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Monday, 9 February 2015
Page: 206

Mr LAURIE FERGUSON (Werriwa) (13:21): I congratulate the member for La Trobe—not just in the usual formal sense that we do for bringing a resolution here, but for a persistent campaign around the subject. Clearly, we heard from the previous speaker that he has had briefings in the parliament. He has obviously been in close contact with the minister and one would think that the change with regard to rhinos has something to do with his activity. This all arises from a constituent coming in and alerting the member about this issue, so I just want to congratulate him very clearly on all this activity.

When I saw this resolution I was first reminded of Nicolae Ceausescu, the despot of Romania, who was alleged to have killed 4,000 European brown bears during his reign and to have received 270 gold medals. These gold medals were apparently based on the type of kill you do. He had a rule, apparently, that nobody was allowed to kill more animals than he did on any of the hunts; he had a lot of the other Eastern bloc leaders there for hunting trips. Apparently what he used to do back then was to drug the animals so they were incapable of being missed. I think that is an extreme version of what we are talking about.

Obviously, the situation has a number of issues. The previous speaker referred to breeding for exotic strains, but there is also a very big danger of inbreeding. There is the situation where they have found the concentration of diseases being accentuated by these breeding patterns. There is the situation that every speaker has talked about: the animals become very tame. They are not fearful and they are used to the particular ways in which they are fed. So in actual fact, given that they are also enclosed, it is a very one-sided struggle.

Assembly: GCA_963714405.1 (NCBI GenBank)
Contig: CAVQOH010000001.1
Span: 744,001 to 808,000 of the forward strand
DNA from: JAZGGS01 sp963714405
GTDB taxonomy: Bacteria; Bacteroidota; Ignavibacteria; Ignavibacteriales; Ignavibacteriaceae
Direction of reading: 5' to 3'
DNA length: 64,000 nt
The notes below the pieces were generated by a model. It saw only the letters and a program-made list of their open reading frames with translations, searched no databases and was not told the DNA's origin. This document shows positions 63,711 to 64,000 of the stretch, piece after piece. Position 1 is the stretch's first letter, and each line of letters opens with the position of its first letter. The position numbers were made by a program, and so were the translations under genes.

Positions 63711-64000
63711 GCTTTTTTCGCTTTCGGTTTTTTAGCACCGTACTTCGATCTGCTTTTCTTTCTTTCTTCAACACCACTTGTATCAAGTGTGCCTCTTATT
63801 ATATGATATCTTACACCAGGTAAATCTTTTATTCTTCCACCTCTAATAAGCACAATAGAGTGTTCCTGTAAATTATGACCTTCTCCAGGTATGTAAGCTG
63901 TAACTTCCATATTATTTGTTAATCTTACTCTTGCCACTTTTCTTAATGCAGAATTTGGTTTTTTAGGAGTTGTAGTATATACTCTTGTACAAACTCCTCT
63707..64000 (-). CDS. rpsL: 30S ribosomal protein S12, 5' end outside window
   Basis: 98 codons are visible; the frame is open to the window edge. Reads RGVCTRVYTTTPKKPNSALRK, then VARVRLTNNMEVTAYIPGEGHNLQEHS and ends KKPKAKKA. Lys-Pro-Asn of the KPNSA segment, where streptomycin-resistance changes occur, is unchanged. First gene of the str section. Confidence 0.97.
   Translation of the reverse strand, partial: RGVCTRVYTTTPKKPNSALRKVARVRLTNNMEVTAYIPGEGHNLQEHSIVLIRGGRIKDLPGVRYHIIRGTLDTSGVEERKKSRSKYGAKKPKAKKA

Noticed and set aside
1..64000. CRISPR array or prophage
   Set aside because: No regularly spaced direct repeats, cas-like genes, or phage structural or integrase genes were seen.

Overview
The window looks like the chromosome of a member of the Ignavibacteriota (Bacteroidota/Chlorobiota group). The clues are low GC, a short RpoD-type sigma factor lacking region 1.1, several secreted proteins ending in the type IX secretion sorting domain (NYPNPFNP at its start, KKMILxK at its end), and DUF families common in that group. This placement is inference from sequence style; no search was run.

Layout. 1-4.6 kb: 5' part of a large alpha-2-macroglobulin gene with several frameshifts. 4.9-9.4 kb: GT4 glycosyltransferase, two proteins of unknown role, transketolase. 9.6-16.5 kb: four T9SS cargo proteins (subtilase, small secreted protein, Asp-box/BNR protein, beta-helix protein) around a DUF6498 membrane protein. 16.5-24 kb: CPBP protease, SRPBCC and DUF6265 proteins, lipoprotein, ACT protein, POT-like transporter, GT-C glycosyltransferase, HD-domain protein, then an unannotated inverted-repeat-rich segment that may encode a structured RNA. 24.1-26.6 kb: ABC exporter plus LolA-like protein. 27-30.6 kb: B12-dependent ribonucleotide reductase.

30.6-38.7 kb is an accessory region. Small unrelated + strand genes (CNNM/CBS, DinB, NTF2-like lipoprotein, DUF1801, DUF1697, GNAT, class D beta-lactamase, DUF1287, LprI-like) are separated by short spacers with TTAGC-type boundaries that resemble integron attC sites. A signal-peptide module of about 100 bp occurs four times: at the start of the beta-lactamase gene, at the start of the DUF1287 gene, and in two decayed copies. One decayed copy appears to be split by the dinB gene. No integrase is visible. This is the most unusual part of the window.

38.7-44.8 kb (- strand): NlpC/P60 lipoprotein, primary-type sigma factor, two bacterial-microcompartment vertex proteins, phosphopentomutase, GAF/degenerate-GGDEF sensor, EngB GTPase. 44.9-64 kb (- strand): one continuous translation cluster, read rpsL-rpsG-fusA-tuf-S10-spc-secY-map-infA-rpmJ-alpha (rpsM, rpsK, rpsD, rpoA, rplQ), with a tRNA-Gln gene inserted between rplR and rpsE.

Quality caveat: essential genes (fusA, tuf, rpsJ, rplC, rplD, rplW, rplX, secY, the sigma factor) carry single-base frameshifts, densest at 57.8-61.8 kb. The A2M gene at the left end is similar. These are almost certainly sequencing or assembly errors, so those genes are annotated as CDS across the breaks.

The American hunter, Ted Kerasote, said:

'Canned hunting' is a misnomer. More accurately defined as 'shooting animals in small enclosures,' the activity has nothing to do with the motives that inform authentic hunting: procuring healthy, organic food; participating in the timeless cycles of birth, death, and nurturing; honoring the lives that support us; and reconnecting with wildness. No matter where one stands on hunting—vehemently opposed to it or seeing it as yet another way to live sustainably on Earth—one ought to decry shooting animals behind fences.

Whilst we have had a concentration on the question of essentially impoverished southern African countries which need the dollars, in reading about this I was also alerted to the growing practice in the United States. It is estimated that in any one year there are 1,000 instances of this. The Humane Society of America has said that animals that range between extinct in the wild and vulnerable—the various classifications between those two—include scimitar-horned oryx, Nubian ibex and European bison, and that a number of others are subject to this in the United States. They are particularly concerned about this issue of disease prevalence that I refer to.

We have got a situation where we have got enough problems with poaching in regard to the decline of the rhinoceros. It was estimated that, with the current state, deaths will overtake births in the next four years. We see a fairly disturbing gross inability of governments to have enough money to give rangers the kind of weaponry that the poachers have. We have got enough difficulties as it is without giving encouragement to people to go out there further. As some people have eluded to, there is also a very big question mark about how some of the younger animals are procured in the first place and whether there are deaths related to that.

I want to join with the speakers and commend what the member described as cruel and barbaric practices. Both he and the member for Fremantle in particular have talked about strengthening Australia's activity around CITES even further, whether it is by a permit system and the minister being involved at the end of the road or whether it is by widening what is not permitted. This is a very important resolution and I am pleased to see that on both sides of the parliament members are concerned by this practice.